Presentation on theme: "Product design model for Impact Toughness Estimation in Steel Plate Manufacturing Satu Tamminen ISG - Data Mining Group, Department of Electrical and Information."— Presentation transcript:
Product design model for Impact Toughness Estimation in Steel Plate Manufacturing Satu Tamminen ISG - Data Mining Group, Department of Electrical and Information Engineering, University of Oulu, Finland
IJCNN 2008 TOC Introduction Data Model Conclusions
IJCNN 2008 Introduction Impact toughness (notch toughness) describes how well does the steel resist fracturing at predefined temperature, when hard impact suddenly hits the object. The property is crucial for steel products that are used in cold and harsh environments e.g. ships, derricks and bridges. The harder the steel the lower the impact toughness.
In a room temperature the steel can perform well in the impact toughness test, but when the temperature falls, the performance weakens. In this research, the most demanding steel qualities are tested as low as in -100˚C. Transition behavior (ductile-to-brittle transition in certain temperature) is typical for ferritic steel qualities. Factors that rise transition temperature have a negative effect on impact toughness. The complicated interactions between these factors bring challenge to the modelling (a harmful elements can produce a desirable effect together with another component). IJCNN 2008
Impact toughness is defined by Charpy-V impact toughness test (CVT). The test piece is broken with a pendulum and the energy absorbed in fracturing is measured. IJCNN 2008
The test is performed for three different samples from every steel plate, and it will be accepted if the average of the measurements is higher than the requirement. In addition, only one of the measurements is allowed to be not more than 30% under the requirement. The average of the measurements does not serve well as the target of the model. Instead, the target is
The difference between the average of the measurements (left) and the lib transformation (right). IJCNN 2008 100 J
Data The data was collected at Ruukki's steel plate mill in Raahe, Finland during 2002-2007 and it consists of information about over 200 000 low-alloy steel plates and over 70 variables. After careful pre-processing, the final data included 202 667 observations and 42 variables. The variables included information about the shape and position of the test bar, the test temperature, chemical composition and process parameters. 63% of plates rejected in CVT were rejected because of one too-low measurement. IJCNN 2008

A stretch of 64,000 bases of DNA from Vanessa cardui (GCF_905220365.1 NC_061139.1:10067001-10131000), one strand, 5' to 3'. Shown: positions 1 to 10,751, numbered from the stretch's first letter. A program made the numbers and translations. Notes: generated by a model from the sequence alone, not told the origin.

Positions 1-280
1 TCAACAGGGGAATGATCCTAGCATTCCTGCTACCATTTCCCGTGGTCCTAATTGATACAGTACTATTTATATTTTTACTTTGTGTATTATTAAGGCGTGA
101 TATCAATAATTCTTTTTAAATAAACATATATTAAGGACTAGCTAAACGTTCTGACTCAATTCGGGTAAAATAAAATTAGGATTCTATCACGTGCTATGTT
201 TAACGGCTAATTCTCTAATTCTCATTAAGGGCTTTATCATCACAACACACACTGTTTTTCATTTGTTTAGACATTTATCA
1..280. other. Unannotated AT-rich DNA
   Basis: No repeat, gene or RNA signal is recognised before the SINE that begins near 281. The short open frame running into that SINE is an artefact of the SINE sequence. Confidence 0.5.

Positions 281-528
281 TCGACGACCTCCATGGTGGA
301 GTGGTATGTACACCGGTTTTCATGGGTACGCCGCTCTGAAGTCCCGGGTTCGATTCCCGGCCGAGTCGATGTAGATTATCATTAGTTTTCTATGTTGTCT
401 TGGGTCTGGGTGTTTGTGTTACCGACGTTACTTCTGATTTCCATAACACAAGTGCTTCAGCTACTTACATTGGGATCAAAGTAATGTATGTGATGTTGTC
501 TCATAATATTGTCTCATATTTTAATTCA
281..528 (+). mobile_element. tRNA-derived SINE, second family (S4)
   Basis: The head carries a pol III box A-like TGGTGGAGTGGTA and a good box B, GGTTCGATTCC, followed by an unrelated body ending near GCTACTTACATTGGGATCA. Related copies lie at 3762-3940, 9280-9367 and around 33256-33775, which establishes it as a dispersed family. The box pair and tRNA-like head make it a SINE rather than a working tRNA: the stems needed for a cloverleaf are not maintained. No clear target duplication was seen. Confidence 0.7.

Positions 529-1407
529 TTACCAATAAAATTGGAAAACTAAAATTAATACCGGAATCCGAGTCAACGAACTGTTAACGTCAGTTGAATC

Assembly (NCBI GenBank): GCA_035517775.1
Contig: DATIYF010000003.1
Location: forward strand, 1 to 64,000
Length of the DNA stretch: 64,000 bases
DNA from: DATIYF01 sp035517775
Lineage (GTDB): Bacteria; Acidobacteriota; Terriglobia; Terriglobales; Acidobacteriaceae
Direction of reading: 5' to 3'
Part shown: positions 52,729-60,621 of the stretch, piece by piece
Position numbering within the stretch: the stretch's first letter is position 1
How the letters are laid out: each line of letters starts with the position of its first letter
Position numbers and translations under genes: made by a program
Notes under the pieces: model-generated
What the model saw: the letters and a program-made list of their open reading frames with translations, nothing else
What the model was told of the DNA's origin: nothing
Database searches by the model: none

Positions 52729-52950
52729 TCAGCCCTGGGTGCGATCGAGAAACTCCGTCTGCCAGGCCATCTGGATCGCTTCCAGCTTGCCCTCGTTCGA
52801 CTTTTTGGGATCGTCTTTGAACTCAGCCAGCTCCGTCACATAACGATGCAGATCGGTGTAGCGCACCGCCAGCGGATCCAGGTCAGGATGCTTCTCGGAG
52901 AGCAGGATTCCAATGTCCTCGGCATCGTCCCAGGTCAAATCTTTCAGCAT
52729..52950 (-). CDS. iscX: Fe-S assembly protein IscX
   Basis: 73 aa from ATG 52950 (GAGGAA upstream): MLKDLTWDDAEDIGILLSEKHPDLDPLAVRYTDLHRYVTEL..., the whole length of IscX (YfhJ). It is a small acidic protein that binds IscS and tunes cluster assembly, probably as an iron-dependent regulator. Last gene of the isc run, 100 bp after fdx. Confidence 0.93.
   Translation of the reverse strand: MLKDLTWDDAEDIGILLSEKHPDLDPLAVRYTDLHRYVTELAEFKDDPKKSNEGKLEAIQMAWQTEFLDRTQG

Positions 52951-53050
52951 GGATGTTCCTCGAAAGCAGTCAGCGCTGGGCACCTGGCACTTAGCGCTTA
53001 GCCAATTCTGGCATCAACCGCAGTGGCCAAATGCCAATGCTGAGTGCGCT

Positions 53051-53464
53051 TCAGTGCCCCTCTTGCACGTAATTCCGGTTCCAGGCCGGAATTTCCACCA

Model The model is developed for product design group, who plans the chemical composition, possible treatments during melting and some production requirements for heating, working and thermomechanical treatments. The model predicts the rejection probability in CVT. The model will guide designers in producing desired properties in the product at lower cost. The working allowance that keeps the product within tolerance can be decreased with the model. Ruukki competes with high quality, short delivery time, and a large product range. IJCNN 2008
Target values for chemical composition and for the rest of the process variables were used. MLP (multilayer perceptron) networks were trained with MATLAB R2007a. Half of the data was used for training and one quarter for validating and one quarter for model selection. The independence of the data sets was verified by not allowing plates from the same melting to belong to different sets. The network for LIB-model had two hidden layers with 39 and 5 neurons. For comparison a network for mean of the three measurements was trained as well (AVG-model). IJCNN 2008
Over 96% of plates Scatter plot between the predicted LIB and the model error.
IJCNN 2008 MSE (LIB)R (LIB)R (AVG) Train0.04870.87470.9056 Test0.05020.86760.9016 The rejection probability can be calculated with cumulative Normal distribution function where L is the rejection limit, is the estimated LIB and is the calculated sample deviation. The performance of the LIB-model and AVG-model.
IJCNN 2008 ROC-analysis of the results show that the LIB transformation discriminate better the rejected plates (LIB-model solid, AVG-model dashed). Rejection levelLIB modelAVG model 20J0.98600.9586 27J0.98500.9644 40J0.94520.9192 100J0.91100.9049 120J0.91250.9104 Area under ROC curve
IJCNN 2008 Conclusions Analysis showed that most of the rejections could have been recognized with the model, and thus, it is expected that the number of rejections will be reduced when the model is entered into the product design. The LIB-transformation improves the prediction result. At the moment, the model is in test use at the product design department in Rautaruukki, Raahe. The assumption of independence between model error and the variables is not valid, and the results can be improved further with the use of a variance model (heteroscedastic regression).